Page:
Mike Zimmer on Monday wanted to clarify something his defensive coordinator said about his top draft pick, an innocent remark that made a few headlines a week ago.

Last Thursday, defensive coordinator George Edwards was asked if cornerback Trae Waynes, the 11th overall pick in the 2015 draft, would be ready to start in Week 1.

"That's what we're aiming for," Edwards replied.

Of course, the Vikings want all of their top-line players, including their first-rounder, to be prepared to start. Zimmer wanted to get that point across when a reporter brought up Edwards' comment, but he stopped short of saying one way or another whether Waynes will have a significant defensive role in the season opener on Sept. 14.

"We'll see where that goes," Zimmer said.

The Vikings have their top two cornerbacks set in stone, and Waynes isn't one of them. The best-case scenario for the former Michigan State standout is that he earns the nickel cornerback job, which would still get him on the field for about 60 percent of the snaps.

The good news is that after a rocky start to the preseason, Waynes is starting to show progress.

"I think I've improved week by week, so hopefully the streak continues," Waynes said. "I'm feeling more comfortable and understanding the system more, so I'm able to play faster."

Since being flagged three times for 43 yards in the Hall of Fame Game, Waynes hasn't given the officials reason to remove the yellow hankies from their pockets.

He got beat for a big play in each of his first two preseason games, and the Raiders just missed dropping another deep ball on him in the third. But against the Cowboys on Saturday night he allowed only two catches for 10 yards in 29 snaps, according to Pro Football Focus.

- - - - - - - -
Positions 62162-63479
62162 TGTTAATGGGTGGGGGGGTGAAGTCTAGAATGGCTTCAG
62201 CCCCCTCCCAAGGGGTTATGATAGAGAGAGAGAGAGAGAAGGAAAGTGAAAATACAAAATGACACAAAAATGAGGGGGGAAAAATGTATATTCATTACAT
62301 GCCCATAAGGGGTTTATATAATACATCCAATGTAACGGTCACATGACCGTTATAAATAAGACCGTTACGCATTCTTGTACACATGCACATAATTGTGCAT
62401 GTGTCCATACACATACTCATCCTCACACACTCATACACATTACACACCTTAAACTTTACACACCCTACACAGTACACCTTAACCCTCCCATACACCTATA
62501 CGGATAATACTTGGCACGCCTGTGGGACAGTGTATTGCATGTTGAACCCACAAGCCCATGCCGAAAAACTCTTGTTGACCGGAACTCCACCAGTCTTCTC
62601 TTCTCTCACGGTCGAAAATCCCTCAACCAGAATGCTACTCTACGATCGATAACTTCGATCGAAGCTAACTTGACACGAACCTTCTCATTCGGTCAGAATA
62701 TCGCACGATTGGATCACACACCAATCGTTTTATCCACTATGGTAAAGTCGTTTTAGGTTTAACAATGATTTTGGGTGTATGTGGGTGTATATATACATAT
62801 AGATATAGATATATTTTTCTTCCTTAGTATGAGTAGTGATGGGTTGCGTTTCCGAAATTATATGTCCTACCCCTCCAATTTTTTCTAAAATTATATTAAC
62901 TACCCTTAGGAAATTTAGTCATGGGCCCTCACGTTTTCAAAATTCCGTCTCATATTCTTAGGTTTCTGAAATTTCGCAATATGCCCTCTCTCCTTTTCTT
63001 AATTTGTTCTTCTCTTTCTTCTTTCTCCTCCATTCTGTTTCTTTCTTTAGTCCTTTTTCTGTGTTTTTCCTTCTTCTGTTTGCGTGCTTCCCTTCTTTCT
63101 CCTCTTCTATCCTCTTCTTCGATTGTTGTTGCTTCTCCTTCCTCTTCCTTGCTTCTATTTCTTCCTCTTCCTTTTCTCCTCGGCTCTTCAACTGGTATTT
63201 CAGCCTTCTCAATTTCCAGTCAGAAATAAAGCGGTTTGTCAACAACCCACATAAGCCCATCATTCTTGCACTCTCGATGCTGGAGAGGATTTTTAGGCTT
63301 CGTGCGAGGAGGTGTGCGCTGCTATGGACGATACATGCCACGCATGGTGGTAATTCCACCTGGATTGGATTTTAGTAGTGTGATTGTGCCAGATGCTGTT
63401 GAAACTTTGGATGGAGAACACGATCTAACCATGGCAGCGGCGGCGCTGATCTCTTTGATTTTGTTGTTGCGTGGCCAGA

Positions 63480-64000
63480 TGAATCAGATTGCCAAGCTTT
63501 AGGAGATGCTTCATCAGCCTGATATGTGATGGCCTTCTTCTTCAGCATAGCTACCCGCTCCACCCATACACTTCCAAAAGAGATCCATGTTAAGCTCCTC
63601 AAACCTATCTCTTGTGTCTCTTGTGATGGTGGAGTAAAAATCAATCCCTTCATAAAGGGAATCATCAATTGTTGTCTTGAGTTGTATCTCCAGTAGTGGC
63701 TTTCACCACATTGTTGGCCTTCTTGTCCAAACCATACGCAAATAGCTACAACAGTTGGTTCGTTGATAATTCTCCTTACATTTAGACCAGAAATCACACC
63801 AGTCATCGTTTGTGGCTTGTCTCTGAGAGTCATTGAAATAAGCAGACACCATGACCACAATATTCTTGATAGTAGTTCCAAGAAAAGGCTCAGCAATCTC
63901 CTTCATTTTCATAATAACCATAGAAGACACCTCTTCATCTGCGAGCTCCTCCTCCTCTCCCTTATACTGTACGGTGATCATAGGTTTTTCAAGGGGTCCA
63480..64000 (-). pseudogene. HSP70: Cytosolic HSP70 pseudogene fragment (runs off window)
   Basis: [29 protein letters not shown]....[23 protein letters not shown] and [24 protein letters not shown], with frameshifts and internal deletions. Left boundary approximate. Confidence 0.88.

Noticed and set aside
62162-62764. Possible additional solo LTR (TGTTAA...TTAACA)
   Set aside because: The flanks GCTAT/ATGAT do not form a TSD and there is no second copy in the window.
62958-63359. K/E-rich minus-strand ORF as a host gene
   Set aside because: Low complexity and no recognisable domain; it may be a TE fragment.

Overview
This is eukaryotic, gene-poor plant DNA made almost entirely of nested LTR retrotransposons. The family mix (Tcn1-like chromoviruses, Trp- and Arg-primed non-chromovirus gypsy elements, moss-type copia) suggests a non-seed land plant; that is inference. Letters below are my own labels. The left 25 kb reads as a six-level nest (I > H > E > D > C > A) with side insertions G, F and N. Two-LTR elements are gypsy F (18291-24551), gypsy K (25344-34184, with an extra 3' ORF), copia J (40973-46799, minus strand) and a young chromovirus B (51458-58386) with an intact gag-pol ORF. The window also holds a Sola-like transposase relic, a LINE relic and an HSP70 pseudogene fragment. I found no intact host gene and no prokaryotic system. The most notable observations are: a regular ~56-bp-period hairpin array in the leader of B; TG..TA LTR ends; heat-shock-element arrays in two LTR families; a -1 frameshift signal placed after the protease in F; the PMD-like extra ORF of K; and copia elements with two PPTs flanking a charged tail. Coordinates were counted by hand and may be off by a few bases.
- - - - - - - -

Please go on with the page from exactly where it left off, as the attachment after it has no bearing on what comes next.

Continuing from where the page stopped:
"He was in position the entire night," Zimmer said. "His technique was much better this last time. I thought he was in the right position much better and there were some things we had to talk about on the sideline. But for the most part, I thought this was by far his best performance."

Still, the top cornerback configuration at the moment appears to be Xavier Rhodes and Terence Newman starting in the base defense with Captain Munnerlyn coming in to cover slot receivers in passing situations, something he did with inconsistent results last season.

Munnerlyn, who mysteriously had received little playing time early in the preseason, got the nod as the first-team nickel cornerback Saturday night. The veteran played well, other than one costly third-down penalty that gave the Cowboys a first down.

If Waynes enters the season as the fourth cornerback, he would be one of likely a few healthy players picked in the top half of the first round who won't start right away.

The Buccaneers and Titans have already named Jameis Winston and Marcus Mariota their respective quarterbacks. Raiders wide receiver Amari Cooper and Falcons defensive end Vic Beasley have starred in the preseason. Redskins guard Brandon Scherff, Giants offensive tackle Ereck Flowers and Browns nose tackle Danny Shelton are among those who will start, too.

Waynes was the first of four cornerbacks selected in Round 1. Kevin Johnson of the Texans and Byron Jones of the Cowboys are also expected to begin their careers as reserves. Marcus Peters could start for the Chiefs in Week 1, but that effort is aided by a looming suspension for Sean Smith.

That should be no cause for alarm. First-round cornerbacks usually don't seize every-down roles right away. According to Pro Football Focus, the 30 corners drafted in the first round in the past eight drafts averaged 612 snaps as rookies.

One of those cornerbacks was Rhodes, who was the team's third cornerback early in the 2013 season before becoming a full-time starter that November. He played 674 snaps, which was 57.8 percent of the defensive plays, as a rookie.

"You have to stay focused, stay on your path and set your own expectations to the point where you can only disappoint yourself," Rhodes said of the lofty first-round expectations at the position. "You want to go out and have expectations for yourself and not listen to all the hoopla and all that because that can distract you from your team goals and your self-goals."

Waynes is taking the long view when it comes to his development. One can assume he wants to play right away, but he insists he won't be disappointed if Zimmer makes him wait his turn.

"I'm not worried about that," Waynes said. "I'm just worried about getting better every day and just letting the rest play out."

Staff writer Master Tesfatsion contributed to this story.